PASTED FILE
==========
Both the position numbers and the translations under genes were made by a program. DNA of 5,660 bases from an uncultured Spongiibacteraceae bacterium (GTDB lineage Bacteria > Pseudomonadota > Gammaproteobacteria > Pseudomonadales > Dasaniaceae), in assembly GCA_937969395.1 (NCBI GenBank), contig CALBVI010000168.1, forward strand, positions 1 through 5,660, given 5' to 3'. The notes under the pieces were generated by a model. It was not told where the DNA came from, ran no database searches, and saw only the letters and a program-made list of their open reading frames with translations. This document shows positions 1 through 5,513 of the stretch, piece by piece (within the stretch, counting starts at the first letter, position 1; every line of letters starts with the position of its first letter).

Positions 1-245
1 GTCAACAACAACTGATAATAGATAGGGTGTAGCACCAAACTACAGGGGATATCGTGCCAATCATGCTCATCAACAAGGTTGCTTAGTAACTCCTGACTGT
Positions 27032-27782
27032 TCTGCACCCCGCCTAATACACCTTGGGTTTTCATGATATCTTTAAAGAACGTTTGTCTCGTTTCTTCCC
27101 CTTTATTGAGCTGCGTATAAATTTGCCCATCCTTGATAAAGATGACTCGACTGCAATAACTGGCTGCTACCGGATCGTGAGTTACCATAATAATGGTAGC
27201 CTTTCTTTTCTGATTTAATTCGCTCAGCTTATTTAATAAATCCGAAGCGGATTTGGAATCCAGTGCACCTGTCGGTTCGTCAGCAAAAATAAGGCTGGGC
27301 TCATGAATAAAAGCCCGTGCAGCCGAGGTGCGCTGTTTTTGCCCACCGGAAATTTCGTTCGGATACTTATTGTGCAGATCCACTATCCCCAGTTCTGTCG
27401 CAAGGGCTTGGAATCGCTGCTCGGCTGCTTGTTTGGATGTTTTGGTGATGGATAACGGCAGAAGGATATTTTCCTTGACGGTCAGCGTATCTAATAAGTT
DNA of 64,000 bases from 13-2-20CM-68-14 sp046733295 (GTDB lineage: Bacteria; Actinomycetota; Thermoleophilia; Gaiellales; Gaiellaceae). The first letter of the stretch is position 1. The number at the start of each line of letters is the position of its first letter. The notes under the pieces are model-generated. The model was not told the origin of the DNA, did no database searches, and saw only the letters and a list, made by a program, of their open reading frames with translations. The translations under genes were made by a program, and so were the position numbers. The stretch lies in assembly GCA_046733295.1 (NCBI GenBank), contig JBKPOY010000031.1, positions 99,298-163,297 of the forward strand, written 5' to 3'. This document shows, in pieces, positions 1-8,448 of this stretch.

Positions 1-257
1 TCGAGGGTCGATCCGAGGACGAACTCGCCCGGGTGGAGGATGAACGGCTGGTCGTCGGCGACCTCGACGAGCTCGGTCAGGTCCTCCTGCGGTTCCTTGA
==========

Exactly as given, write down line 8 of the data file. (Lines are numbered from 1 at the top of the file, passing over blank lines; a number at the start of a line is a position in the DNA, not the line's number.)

27301 TCATGAATAAAAGCCCGTGCAGCCGAGGTGCGCTGTTTTTGCCCACCGGAAATTTCGTTCGGATACTTATTGTGCAGATCCACTATCCCCAGTTCTGTCG